'Thou shalt be inventive'
September 05, 2012
Applying concepts in science and engineering, world-famous chefs are reimagining what and how we eat (Harvard Gazette)
The following excerpt from an article by Sarah Sweeney originally appeared in the Harvard Gazette.
Chemistry and the kitchen aren’t separate worlds anymore. Throw in a bit of artistry, and you just might incarnate today’s cutting-edge chef who uses liquid nitrogen to make an insta-ice cream, right at your restaurant table.
Science and food are as married as salt and pepper. Even Benjamin Franklin’s historic experiments with oil on England’s Clapham Pond relate to the formation of mayonnaise, according to Harold McGee, New York Times food science columnist and an authority on the history of the school of cooking now referred to as molecular gastronomy.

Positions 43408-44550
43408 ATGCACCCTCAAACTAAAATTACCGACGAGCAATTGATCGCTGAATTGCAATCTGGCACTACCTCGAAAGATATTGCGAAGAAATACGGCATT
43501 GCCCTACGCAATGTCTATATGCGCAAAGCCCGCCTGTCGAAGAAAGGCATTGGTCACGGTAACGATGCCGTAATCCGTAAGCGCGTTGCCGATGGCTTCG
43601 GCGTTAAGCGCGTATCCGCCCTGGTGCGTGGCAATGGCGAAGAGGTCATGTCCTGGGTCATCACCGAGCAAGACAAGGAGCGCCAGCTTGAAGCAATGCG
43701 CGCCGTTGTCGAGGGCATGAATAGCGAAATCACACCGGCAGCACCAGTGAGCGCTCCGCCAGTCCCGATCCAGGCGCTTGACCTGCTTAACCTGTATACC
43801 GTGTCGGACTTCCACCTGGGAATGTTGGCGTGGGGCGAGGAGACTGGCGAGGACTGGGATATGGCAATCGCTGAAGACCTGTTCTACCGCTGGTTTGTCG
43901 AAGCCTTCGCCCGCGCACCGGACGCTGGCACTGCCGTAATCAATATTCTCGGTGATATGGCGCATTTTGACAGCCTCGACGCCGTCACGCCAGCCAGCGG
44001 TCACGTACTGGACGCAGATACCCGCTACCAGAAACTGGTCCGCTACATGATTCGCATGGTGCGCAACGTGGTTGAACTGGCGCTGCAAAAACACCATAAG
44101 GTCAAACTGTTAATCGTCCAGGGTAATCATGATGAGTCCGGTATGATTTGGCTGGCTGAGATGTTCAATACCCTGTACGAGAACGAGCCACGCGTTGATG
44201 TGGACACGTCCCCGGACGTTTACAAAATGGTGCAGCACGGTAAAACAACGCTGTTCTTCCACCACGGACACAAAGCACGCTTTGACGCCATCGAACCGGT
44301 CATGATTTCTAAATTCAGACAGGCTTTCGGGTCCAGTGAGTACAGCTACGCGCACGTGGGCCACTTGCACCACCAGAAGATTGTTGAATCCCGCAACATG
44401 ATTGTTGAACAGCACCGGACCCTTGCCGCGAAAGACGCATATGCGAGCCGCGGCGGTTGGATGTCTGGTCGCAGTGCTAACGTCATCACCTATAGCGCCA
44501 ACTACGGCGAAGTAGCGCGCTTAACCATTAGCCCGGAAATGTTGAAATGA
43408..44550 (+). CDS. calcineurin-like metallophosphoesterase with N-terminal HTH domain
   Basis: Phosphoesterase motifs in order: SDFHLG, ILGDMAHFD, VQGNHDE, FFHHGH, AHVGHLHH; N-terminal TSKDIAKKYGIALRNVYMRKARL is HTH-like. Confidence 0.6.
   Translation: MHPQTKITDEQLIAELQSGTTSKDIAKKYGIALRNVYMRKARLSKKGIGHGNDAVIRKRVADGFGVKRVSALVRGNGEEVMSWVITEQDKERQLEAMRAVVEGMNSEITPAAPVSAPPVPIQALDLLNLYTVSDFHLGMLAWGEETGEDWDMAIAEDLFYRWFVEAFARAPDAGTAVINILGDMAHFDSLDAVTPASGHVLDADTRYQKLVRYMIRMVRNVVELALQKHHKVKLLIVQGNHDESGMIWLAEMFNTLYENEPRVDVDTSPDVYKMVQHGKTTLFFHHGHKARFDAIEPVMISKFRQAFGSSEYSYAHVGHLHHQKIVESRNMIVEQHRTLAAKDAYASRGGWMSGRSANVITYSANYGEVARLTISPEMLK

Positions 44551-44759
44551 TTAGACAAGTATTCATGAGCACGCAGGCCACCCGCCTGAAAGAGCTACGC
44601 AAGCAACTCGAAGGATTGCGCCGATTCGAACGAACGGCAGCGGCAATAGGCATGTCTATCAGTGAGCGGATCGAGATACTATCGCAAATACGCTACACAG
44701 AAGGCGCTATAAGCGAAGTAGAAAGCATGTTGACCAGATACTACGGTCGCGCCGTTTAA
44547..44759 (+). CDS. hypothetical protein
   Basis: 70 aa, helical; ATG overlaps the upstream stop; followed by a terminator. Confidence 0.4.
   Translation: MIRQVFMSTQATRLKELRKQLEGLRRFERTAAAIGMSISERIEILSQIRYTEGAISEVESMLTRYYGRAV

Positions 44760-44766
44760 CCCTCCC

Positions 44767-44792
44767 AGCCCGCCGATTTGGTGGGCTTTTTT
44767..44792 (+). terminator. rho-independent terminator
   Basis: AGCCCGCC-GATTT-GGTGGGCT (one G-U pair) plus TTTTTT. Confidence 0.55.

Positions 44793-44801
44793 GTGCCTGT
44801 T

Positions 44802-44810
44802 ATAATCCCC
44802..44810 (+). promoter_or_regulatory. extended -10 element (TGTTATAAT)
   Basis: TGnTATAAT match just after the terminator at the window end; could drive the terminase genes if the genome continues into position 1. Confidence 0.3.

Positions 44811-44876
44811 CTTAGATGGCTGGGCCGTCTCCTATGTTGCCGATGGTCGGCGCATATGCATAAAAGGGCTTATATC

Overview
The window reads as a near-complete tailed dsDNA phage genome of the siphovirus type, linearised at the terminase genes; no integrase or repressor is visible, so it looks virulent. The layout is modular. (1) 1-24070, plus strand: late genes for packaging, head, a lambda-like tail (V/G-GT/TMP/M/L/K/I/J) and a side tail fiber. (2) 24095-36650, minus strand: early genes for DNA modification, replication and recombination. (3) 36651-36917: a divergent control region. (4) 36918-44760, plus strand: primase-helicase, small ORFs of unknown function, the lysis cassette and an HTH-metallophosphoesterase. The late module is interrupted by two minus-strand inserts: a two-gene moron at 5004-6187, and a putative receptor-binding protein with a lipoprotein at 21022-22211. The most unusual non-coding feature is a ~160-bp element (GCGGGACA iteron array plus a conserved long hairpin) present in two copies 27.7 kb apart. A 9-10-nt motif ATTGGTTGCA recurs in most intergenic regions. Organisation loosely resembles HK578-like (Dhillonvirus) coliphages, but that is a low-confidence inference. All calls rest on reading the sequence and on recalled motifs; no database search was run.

“Franklin put a half-teaspoon of oil on the shoreline and watched the wind spread it. He wanted to see what extent of the pond the oil would cover, and he found that one half-teaspoon of oil would cover a half acre of the pond,” said McGee.
“His experiment is directly relevant to understanding mayonnaise making, because what you’re doing in mayonnaise making is trying to coat lots and lots of oil surface with emulsifiers from egg yolk, so all these things give you an insight into the fundamental aspects of nature.”
McGee, alongside chef-mixologist Dave Arnold, headlined Tuesday night’s season opener of the “Science and Cooking” public lecture series, part of the Gen Ed course “Science and Cooking: From Haute Cuisine to the Science of Soft Matter,” sponsored by the Harvard School of Engineering and Applied Sciences.
Playing with one’s food goes way back, said McGee. Even an unearthed medieval recipe for roast chicken contained a lively element: tying the chicken tightly, so that when the bird cooks and air tries to escape, the sound of the air resembles a chicken’s call...
Read the entire article in the Harvard Gazette
View the schedule of public lectures here.